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Spotlight: I need space to pour it all out

But as it raged on, getting more and more heated, I finally found my voice.

“Stop it! Just stop it!” I shouted angrily, and they both instantly fell silent. Now that I had their full attention, I went on in a more level tone, though it was still simmering with rage: “You should both be ashamed of yourselves.

C.G is dead and all you care about is who gets his body! He was the sweetest kid ever; so, can we please mourn him with some basic degree of respect,” my voice broke, but I raged on. “Chris, you kept him from me while he was still here, and now that he’s gone, you still want to take him from me. And sis, you want him to spend the night here, alone down in the cold, just so that we can wait for Dad to pick him up tomorrow. Do either of you even know what I want, or doesn’t that matter?”

They both had the grace to look embarrassed and after a few seconds

“I’m sorry, babe, you’re right; you’re going through hell, and we’re not helping,” my sister admitted. “What do you want?”

Despite my rant, the truth was that I did not even know what I wanted; I had been so wrapped up in the pain of losing C.G that I had not gotten round to thinking about what I wanted to happen with him now that he was gone.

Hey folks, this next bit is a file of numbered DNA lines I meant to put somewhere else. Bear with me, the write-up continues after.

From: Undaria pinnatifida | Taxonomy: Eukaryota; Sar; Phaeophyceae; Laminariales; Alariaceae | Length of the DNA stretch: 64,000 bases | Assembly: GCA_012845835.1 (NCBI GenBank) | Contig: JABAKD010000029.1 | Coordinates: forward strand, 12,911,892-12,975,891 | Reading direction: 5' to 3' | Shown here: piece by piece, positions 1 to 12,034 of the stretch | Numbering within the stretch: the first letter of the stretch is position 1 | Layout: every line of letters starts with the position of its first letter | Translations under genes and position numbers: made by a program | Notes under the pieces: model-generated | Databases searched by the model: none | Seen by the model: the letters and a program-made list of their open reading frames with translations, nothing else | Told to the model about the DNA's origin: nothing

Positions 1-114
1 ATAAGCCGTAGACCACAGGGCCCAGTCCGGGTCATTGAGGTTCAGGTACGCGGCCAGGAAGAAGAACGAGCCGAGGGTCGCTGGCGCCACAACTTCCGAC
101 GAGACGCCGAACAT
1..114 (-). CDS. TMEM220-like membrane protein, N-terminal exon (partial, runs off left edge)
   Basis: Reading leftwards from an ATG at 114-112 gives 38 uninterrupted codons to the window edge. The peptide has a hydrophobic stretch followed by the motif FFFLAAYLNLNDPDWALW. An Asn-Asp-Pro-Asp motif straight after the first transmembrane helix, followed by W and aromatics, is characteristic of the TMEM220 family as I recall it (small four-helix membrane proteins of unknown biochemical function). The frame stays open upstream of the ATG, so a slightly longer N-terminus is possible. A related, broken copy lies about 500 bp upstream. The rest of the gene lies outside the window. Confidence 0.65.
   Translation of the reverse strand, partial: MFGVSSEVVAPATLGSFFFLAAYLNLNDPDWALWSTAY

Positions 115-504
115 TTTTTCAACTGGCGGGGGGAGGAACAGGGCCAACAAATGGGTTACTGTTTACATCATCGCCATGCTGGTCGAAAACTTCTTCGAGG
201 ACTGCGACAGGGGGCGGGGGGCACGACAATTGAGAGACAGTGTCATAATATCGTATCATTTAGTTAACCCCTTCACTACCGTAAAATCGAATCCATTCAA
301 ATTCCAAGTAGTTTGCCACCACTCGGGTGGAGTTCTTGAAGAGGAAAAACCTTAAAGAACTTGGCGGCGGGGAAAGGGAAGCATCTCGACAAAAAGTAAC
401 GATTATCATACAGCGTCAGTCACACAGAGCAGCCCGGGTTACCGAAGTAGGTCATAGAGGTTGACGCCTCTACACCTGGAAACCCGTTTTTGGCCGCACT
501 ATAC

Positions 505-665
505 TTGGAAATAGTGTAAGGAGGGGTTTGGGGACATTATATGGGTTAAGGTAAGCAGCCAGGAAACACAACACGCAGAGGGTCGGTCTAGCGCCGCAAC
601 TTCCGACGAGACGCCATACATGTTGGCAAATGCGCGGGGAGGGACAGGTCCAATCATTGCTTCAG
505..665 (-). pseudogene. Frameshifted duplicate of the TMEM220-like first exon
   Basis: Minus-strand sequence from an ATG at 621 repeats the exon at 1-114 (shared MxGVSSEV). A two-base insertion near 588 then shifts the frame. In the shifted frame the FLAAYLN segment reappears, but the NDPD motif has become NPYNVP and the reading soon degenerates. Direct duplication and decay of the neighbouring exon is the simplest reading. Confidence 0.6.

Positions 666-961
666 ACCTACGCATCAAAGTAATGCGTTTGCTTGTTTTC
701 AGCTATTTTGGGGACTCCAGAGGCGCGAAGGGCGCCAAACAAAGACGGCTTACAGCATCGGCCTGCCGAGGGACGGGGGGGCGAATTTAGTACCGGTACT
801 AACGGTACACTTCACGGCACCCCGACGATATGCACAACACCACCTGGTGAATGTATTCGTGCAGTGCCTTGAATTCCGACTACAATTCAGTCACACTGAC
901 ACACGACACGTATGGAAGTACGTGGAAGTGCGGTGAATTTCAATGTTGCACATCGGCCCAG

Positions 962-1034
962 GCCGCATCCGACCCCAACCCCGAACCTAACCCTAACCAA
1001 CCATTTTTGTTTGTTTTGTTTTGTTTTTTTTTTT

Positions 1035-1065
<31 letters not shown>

“I need to think, I’m going for a walk,” I announced, getting up from the bed.

“I’ll come with you,” my sister quickly offered, hurriedly getting to her feet as well.

“No! I want to be alone,” I stopped her in her tracks.

“I don’t think you should be alone at a time like this,” she argued, her tone nervous and uncertain.

“I just need some time to myself,” I insisted as I moved to the door, anxious to get out of the room.

As I got to the door, Chris put out a hand and pleaded softly: “Don’t do anything stupid.”

I knew exactly what he meant – he thought I was suicidal. I did not blame him; after all, it would not be the first time I tried to kill myself, and my sister probably had the same fear.

The truth was I did want to die, but that would only add to my family’s pain, and I could not bring myself to do that to them.

“I think there has been enough death and pain around here for one day,” I muttered, then turned back to my sister who was still looking at me worriedly. “I’ll be back.”

Pulling my hand free from Chris’, I left the room. I knew exactly where my ‘walk’ was going to take me.

From my room, I had spotted a small green belt between the back parking lot and the hospital’s stores, which unlike the rest of the hospital, hardly had any human traffic, and wanting to be alone, it was there that I headed.

I took the fire escape stairwell, and arrived at the spot in under five minutes, and sat down on the curb, with a row of parked cars in front of me. On the other side of the lawn, workers were offloading boxes of drugs, while two other men in blue overalls were working on a leaking water tank.

Other than them, I was alone – exactly how I wanted to be. I had somehow managed to have the foresight to carry my handbag with me when I left the room, and now I rummaged through it looking for four specific items; a cigarette, lighter, notebook and pen.

I breathed a sigh of relief when I found all four and quickly lit the cigarette. I knew smoking was not allowed here, but I did not care, and in any case there was no-one around to stop me.

Next, I picked up the pen and notebook, and flipped through it to a blank page.

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